Sheldon Lavin, the CEO and Chairman of OSI Industries is usually busy working with clients on new food specialties such as a new burger put out by a fast food restaurant or a hot new item for supermarket shelves. But he also is well known for philanthropy that he and fellow executive David McDonald take part in both through OSI’s funds and by volunteering in their spare time. Charities that Lavin supports include the Jewish United Fund, the Evans Scholarship Fund, the Boys and Girls Clubs of Chicago, The National Multiple Sclerosis Foundation and the Ronald McDonald House Charities. Lavin has been active in philanthropy because he wants what OSI Industries does to be bigger than just making money.
Sheldon Lavin may be the leader of a multi-billion dollar company that has reached around the world, but he prefers that it runs more like a local family-owned company just as it was founded. Even though the company is headquartered in Geneva, IL, Lavin has said that it is not just a central place for directives. Lavin and McDonald tend to work close to plant workers and like to have an open door to anyone’s suggestions and ideas. Lavin also makes rewarding employees for their hard work very important, and one thing OSI Industries can be proud of is having workers who tend to stay around long-term.
Sheldon Lavin’s expertise was not in meat processing when he first came to OSI Industries, but instead was in investment advice and financing for big companies. He had gone from investment banking to business consulting when the owners of Otto & Sons, the original name of OSI Industries came to him for assistance in financing construction of one of the company’s first large processing plants. As part of this initial financing deal, Lavin was offered a chance to become an owner in the company. He did not accept this at first because he had planned to stay in financial consulting for the long-term, but he did decide to become more involved with Otto & Sons. He became CEO in the late 1970s after the company started building plants overseas in a joint effort with McDonald’s, and by the early 1980s he then bought the rest of the ownership shares.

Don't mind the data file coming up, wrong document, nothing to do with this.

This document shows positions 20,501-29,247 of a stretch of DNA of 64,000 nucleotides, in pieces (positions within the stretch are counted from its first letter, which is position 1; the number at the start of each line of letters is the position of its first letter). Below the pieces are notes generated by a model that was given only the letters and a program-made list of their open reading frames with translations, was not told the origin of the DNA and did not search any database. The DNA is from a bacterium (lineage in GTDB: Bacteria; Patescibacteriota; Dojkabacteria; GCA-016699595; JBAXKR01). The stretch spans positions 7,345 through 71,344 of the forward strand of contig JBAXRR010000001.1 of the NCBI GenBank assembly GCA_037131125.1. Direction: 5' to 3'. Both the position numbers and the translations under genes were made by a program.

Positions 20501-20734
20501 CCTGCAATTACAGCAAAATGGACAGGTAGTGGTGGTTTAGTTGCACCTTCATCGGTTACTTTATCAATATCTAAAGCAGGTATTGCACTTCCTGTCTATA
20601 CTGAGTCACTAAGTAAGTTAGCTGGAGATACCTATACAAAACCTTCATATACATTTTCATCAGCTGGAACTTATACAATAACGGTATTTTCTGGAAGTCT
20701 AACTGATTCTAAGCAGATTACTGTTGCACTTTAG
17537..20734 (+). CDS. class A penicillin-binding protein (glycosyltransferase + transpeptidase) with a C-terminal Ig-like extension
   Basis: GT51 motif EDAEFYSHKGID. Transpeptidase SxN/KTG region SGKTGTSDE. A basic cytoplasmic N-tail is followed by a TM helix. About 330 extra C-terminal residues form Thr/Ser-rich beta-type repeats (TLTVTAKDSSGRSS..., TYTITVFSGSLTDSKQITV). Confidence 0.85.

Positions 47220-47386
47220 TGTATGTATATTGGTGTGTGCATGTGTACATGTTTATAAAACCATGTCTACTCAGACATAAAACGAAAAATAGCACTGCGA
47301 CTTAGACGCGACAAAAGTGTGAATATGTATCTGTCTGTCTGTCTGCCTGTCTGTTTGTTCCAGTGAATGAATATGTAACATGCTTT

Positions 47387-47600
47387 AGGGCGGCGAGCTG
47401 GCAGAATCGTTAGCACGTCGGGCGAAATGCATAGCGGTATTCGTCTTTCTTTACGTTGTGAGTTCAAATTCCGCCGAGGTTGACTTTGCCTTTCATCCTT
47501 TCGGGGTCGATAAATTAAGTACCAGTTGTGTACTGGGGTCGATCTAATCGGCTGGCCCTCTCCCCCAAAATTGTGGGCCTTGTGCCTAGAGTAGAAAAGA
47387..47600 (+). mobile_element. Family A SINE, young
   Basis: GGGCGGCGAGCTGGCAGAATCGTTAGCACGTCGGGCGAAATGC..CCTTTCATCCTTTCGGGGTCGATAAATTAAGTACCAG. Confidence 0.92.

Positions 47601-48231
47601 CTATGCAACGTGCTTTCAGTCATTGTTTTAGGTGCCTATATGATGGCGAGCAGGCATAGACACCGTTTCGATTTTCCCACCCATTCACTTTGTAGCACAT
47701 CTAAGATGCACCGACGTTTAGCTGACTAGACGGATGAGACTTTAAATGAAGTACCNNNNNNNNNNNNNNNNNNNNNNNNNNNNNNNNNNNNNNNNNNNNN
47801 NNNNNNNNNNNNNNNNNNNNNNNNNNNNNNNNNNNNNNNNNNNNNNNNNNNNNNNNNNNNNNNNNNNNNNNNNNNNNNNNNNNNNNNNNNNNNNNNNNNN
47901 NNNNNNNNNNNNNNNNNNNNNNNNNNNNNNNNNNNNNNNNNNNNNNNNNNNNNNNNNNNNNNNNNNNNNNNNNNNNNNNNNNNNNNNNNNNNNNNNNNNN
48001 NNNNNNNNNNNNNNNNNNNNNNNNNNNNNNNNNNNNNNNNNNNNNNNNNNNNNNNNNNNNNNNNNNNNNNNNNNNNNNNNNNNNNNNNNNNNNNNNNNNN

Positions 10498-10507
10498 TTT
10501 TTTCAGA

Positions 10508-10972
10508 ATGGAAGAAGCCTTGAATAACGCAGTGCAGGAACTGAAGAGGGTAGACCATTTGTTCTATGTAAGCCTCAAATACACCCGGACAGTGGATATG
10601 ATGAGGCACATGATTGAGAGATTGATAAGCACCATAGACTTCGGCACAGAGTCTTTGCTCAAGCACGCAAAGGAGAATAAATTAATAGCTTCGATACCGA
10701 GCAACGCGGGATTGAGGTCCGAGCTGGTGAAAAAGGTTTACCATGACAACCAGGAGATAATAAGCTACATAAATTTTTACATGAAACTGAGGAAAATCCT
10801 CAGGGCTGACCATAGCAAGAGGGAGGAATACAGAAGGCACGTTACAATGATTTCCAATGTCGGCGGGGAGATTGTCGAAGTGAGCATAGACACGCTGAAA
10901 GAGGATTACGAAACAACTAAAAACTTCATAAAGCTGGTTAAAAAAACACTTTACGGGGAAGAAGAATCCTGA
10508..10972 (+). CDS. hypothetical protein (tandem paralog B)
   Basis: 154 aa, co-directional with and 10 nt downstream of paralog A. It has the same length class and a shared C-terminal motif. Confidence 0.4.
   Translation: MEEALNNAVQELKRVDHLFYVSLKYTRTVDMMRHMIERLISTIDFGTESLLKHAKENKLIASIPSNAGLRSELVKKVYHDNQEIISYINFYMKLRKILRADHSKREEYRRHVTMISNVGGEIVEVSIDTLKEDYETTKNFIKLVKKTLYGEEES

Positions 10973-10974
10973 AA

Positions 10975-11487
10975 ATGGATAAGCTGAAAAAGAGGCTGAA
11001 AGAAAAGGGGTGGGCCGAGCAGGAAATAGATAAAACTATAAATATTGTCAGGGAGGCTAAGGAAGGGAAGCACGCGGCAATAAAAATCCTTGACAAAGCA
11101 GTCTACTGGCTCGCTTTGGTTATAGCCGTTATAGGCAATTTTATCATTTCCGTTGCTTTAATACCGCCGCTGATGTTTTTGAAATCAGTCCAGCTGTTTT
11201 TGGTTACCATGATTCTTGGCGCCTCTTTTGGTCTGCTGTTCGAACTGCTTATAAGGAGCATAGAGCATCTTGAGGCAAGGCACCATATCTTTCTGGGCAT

Since taking over as CEO, Sheldon Lavin has opened OSI locations in 17 different countries and is currently launching a new operation in the Philippines. Even though most executives over 80 years old would consider retirement imminent, Lavin is still doing what he loves and indicates he’s going to continue until he’s physically unable to do it. Along with awards given to OSI Industries as a whole, Lavin has been honored with the Edward C. Jones Community Service award and the Global Visionary award.
Read More: www.forbes.com/companies/osi-group/